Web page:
Never mind the song that goes something like, ” It Never Rains in Southern California” sung by TONY!TONI!TONE! because the rains have been hammering down on us for quite some time. Long enough it seems that they might just have put a dent in the current drought. While many residents of the area are dealing with flooding and other rain-related issues, the National Weather Service states that more rain and snow are likely in the coming days.
How Bad is the Drought?
By the numbers, at this time last year, approximately 95 percent of the state was under severe drought conditions. Today, thanks to the amount of rainfall we have had, this number is down to approximately 51 percent. Currently, 49 percent of California is under moderate drought conditions, with 2 percent still considered to be under extreme drought, all of which is in Southern California. According to the U.S. Drought Monitor, the entire state has seen a significant improvement over the last week.
It gets even better when you look at the snowpack in the Sierra Nevada mountain range. In December, this snowpack was 30 percent lower than it should be by the end of the month. Today, it sits at 189 percent above average for this time of year and 107 percent above what it normally is on the 1st of April when it typically reaches its peak.
National Weather Service Meteorologist David Miskus, who is part of the team monitoring the current drought says, “The good news is your snowpack is way above normal, which you guys needed. You’d be at 107 percent of the April 1 average if it stopped snowing right now.” The state has not been considered “drought-free” since October of 2011 and by July of 2013 was considered to be in severe drought.
Drought Status Downgraded at Last
With this current onslaught of rains (and snow in the mountains) the state’s drought condition has been downgraded from “exceptional” which is the highest level of drought. A condition that lingered in the southwestern part of the state, including Los Angeles County, some areas of Kern and Santa Barbara counties, and almost all of Ventura county. These are now the only areas of the state still considered to be in “extreme” drought.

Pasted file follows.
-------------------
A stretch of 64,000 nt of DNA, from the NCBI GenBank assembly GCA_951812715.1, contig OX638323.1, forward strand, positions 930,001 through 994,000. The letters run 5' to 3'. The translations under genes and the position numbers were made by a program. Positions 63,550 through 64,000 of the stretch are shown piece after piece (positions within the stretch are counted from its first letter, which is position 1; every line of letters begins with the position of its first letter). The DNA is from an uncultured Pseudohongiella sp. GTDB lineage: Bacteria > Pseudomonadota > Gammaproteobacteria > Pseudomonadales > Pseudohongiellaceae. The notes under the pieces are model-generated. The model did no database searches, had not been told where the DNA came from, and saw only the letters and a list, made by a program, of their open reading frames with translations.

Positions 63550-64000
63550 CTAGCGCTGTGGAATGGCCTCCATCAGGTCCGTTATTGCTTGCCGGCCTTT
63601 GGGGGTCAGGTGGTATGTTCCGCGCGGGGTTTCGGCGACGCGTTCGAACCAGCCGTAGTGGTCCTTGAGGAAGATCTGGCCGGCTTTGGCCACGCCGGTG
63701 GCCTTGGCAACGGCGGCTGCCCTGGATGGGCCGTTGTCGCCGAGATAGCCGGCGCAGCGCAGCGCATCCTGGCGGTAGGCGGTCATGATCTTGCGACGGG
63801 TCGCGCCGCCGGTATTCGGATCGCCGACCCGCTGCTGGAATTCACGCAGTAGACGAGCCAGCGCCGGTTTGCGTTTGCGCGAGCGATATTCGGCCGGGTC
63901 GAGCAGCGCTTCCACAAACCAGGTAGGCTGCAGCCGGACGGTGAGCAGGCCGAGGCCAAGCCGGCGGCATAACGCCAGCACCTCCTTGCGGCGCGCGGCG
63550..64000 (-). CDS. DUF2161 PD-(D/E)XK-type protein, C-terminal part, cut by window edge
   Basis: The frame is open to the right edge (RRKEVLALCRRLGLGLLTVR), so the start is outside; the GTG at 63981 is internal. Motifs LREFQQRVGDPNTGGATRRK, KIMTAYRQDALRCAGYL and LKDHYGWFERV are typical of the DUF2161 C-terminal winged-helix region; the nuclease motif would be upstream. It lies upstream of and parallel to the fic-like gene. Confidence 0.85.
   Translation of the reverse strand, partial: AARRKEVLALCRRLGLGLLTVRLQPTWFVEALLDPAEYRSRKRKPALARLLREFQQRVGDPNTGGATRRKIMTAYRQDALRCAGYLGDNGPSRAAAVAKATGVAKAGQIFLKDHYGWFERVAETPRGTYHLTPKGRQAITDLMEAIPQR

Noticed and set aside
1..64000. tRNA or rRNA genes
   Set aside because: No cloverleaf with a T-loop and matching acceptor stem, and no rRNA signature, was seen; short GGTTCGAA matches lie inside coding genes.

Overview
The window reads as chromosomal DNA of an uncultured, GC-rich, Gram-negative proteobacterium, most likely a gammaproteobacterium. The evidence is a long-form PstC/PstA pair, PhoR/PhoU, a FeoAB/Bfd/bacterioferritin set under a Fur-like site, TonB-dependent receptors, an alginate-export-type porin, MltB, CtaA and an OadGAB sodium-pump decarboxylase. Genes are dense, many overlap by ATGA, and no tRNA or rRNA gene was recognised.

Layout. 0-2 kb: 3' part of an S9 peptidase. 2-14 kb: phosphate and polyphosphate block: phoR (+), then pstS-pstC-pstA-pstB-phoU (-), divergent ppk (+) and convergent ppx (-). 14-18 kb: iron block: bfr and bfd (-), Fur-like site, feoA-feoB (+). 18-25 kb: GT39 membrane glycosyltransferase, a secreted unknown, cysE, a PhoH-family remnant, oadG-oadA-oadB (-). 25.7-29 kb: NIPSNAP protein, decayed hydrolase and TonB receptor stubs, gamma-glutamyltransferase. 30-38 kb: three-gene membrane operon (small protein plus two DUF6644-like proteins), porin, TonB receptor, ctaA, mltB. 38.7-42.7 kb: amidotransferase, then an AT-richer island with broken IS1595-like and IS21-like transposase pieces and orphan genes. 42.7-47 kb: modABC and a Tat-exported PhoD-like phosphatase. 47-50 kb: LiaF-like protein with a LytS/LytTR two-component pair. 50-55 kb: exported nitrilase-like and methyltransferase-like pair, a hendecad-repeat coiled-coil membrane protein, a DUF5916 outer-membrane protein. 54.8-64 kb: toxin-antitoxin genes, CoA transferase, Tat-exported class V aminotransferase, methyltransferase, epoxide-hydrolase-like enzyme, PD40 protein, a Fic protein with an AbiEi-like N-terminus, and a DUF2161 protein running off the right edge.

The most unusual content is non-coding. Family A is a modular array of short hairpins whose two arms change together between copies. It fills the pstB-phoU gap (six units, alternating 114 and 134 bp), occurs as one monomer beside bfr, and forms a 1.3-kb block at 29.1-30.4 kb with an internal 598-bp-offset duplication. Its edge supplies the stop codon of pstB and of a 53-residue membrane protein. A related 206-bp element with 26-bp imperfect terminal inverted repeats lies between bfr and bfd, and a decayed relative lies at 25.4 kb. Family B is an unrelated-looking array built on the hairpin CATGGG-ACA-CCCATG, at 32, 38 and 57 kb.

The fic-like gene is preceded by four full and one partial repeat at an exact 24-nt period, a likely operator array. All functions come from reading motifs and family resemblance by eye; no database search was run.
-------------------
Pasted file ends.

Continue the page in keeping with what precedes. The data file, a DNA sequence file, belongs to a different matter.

In the past week areas, such as Orange County, parts of Los Angeles County, western San Diego and Riverside counties, and southwestern San Bernardino county are now thought to be in severe drought, down from extreme. The majority of Riverside and San Bernardino counties are now at moderate drought stage.
Rains have been very heavy over the last week with between 8 and 12 inches falling in Sierra Nevada and 4 to 10 inches falling further west and southwest. The rains have been so heavy that they have soaked the ground to a depth of two feet in some areas creating runoff that has, in turn, caused many creeks to flow and raised the level of a number of lakes. Miskus does say that much more rain is needed in order for the water to reach the aquifers where our wells are.
Following a brief respite in the storms, we can expect them to return in the first part of February. This along with spring melts and runoff are expected to replenish drinking water supplies throughout the state.